Answer: No. Remove the seedling heat mat. If your plants begin to sprout and you leave the heat mat on, your results will be weak sprouts with the possibility of fungal growth.
What Surface to Put Seedling Heat Mat On?
The answer is simple:
Question: What surface to put the seedling heat mat on?
Answer: Flat (plain and simple).
Step by Step Instructions
Maybe the weather is cold or chilly outside or perhaps COVID restrictions have you stuck at home. What is a better idea than to start your own indoor garden. Planting seeds and watching them grow is an interesting experience.
Horticulturists note that seeds need a near-perfect growing environment. Scientifically, this involves water that swells up the seed allowing the seed embryo to begin growing. There is oxygen that provides energy that is invisibly released for germination, growth, and warmth.
Now we can get down and dirty. Actually, let’s have fun and plant our seedlings in order to produce veggies, flowers, or healthy green plants.
Step by Step:
- Select your container. Your container only needs to be between 2 or 3 inches in depth with adequate draining ability.
- Place your soilless material inside the container. Take your paper towel seeds and place them into the warm moist soil mixture inside the container. Remember that standard garden soil is a no-no for seedling material. Standard garden soil invites weeds and disease.
- Read the instructions from the seed packaging if you don’t already know. The general rule is to cover the seeds with a soil mixture that equals three times their thickness. We haven’t talked about this, placing your seeds depends on what you are growing.
For example, if you are planting a vegetable like lettuce, its seeds require light to germinate. Therefore, lettuce seeds need to be planted close to the soil surface. But, if you are planting flower seeds like sunflowers, can be planted at the required depth.
- After you have placed your seeds within the soil mixture, use a spray bottle or a bulb product to wet the soil mixture again. Watering your seeds and seedlings are essential. Keep in mind, that you should use room-temperature water. Using distilled water is great. When using chlorinated water, let the water sit overnight to allow the chlorine to dissipate. Don’t overwater the seeds or seedlings. Let them dry out a little before the next watering schedule.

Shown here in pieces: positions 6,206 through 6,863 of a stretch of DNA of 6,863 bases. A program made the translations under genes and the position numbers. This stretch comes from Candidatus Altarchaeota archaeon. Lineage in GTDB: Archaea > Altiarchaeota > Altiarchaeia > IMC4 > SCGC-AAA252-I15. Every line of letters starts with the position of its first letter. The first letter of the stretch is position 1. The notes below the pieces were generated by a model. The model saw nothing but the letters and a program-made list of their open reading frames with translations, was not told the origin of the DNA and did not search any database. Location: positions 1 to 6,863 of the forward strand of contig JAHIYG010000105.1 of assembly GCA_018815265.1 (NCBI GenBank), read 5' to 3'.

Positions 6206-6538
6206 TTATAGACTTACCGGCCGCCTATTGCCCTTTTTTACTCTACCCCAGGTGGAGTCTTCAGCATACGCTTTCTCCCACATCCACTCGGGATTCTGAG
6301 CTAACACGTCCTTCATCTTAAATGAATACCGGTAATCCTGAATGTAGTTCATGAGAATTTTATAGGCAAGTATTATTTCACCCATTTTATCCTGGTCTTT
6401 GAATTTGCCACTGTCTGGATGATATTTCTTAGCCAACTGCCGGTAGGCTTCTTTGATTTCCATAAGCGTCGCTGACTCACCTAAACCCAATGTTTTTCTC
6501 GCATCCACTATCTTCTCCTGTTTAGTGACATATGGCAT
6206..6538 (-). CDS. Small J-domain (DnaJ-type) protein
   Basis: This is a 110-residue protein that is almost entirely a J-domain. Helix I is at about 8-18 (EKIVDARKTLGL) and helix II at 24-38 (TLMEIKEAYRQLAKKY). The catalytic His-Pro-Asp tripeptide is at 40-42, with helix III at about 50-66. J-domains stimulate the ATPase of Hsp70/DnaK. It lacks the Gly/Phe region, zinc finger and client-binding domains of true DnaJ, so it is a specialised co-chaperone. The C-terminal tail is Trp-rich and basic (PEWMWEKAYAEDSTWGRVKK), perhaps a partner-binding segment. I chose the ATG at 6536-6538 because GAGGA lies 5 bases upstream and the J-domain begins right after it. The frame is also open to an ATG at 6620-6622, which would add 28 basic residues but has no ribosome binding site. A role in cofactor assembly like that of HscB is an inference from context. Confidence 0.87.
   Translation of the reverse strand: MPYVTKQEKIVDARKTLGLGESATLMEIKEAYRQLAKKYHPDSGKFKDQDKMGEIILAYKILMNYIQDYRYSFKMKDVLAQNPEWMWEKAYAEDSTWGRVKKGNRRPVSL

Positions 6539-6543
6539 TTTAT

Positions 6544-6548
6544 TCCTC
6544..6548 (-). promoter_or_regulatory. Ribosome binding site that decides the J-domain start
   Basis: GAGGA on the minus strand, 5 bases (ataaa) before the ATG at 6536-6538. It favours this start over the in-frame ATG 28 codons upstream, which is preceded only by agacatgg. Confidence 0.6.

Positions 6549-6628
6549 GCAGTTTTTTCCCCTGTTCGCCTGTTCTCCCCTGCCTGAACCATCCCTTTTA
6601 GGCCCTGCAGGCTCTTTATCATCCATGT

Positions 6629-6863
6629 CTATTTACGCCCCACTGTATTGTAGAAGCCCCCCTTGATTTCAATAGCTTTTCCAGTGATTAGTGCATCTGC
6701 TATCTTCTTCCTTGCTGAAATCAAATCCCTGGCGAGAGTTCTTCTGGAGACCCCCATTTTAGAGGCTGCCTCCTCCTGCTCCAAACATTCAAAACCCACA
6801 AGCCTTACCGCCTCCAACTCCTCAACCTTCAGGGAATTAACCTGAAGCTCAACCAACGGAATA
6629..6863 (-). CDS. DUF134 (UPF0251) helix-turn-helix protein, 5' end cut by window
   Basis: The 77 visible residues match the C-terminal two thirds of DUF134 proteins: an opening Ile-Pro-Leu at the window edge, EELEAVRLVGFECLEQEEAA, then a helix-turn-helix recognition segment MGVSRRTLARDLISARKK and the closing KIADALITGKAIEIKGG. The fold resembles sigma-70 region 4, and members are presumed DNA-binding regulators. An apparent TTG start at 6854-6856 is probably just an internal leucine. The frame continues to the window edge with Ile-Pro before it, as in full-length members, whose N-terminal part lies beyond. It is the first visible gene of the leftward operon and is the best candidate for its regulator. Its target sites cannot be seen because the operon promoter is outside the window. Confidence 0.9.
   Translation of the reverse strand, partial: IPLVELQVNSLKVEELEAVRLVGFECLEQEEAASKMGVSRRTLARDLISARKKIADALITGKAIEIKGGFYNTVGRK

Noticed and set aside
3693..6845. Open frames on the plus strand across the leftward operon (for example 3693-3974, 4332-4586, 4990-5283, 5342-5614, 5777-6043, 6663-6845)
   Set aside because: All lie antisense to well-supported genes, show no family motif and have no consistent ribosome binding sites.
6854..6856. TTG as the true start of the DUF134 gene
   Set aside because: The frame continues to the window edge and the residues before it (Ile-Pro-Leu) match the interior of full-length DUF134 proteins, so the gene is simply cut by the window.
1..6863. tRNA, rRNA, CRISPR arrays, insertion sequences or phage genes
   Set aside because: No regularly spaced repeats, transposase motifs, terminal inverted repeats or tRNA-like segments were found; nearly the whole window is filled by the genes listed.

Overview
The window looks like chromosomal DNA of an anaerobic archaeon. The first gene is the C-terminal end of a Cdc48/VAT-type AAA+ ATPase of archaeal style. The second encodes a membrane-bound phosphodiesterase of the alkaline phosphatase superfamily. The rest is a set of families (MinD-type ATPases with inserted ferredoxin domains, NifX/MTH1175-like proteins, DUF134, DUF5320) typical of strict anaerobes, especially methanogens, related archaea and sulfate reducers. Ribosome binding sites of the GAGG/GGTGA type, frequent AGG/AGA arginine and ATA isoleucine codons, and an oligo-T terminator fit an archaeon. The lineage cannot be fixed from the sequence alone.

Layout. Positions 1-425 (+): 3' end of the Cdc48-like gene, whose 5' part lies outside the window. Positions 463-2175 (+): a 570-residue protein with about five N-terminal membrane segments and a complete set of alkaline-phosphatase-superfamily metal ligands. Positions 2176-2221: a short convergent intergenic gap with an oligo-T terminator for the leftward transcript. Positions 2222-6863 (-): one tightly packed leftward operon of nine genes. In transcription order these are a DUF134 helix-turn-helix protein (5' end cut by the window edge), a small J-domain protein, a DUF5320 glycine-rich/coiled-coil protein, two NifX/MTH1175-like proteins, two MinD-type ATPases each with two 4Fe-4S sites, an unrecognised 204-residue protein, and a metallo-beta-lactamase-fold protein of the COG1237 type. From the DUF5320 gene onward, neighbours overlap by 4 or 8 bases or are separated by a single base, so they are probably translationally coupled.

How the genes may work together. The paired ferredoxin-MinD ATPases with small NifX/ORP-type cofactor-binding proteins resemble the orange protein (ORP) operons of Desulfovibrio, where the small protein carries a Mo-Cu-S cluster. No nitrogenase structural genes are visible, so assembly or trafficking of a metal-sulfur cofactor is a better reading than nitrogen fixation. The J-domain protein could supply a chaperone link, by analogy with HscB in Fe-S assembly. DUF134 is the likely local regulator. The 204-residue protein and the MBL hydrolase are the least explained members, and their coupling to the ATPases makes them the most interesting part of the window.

- The main character of this article (seedling heat mat) will help warm the soil for better germination growth. The right air temperature is also important. Example, air temperature that is lower than 70˚F is good, but if the air is as low as 50˚ this too is okay if the soil temperature from your heat mat remains a constant 65˚ to 70˚ F.
When your seeds become seedlings, provide fertilizer to them. Fertilizer contains nutrients that your seedling will need to grow into adulthood. Use fertilizer gently and sparingly. Maybe liquid fertilizer is the better route to take until you transplant seedlings to a pot. Use inorganic or organic fertilizer. Please follow instructions on your packaging that should note how much to add to the soil mixture and how often to use it.
Now let’s introduce more light into their growth schedule. You can use indoor lighting as we talked about above or place your seedling near a window that provides plenty of light. When the seedling looks strong enough, you may even introduce air from the window.
Don’t place the seedling right next to a window, keep the seedling a few inches from the window. By just spotting the seedling as it grows and you want to transfer it outdoors, your small plants should reveal sets of leaves which indicates a strong root system.
Planting time is here. Let’s start an indoor garden! There are health benefits in gardening. Physicians state that gardening improves your mental health, and it is good for the spirit. Whether you are planting vegetables or flowers, gardening during this pandemic helps to relieve stress.
Plants of all types help indoor air by producing clean oxygen inside a room. Even NASA has purported that having plants inside the capsule or space station removes toxins from the air. For this reason, we shouldn’t get rid of so many trees or stop clearing away the Amazon jungles. But, sorry I digress.
If there are people like me who don’t necessarily have a green thumb, there is nothing like following instructions carefully, then seeing the results of a flower or veggies. Mother Nature is awesome. Did you enjoy this 101 seed/seedling tutorial? I hope so because the results will be amazing!
As you read this tutorial, I am enjoying a cucumber that I grew indoors. Enjoy your flowers with the beauty you helped them provide. Eat healthier when your tomatoes, herbs, and greens are available to harvest.
Please contact us with any questions or comments you may have. Have you grown plants indoors before? If you have, what was easy or hardest about it? What plants, veggies, herbs, or even fruits would you like to grow? Feel free to share our tutorial and let’s help keep Earth a healthy blue planet.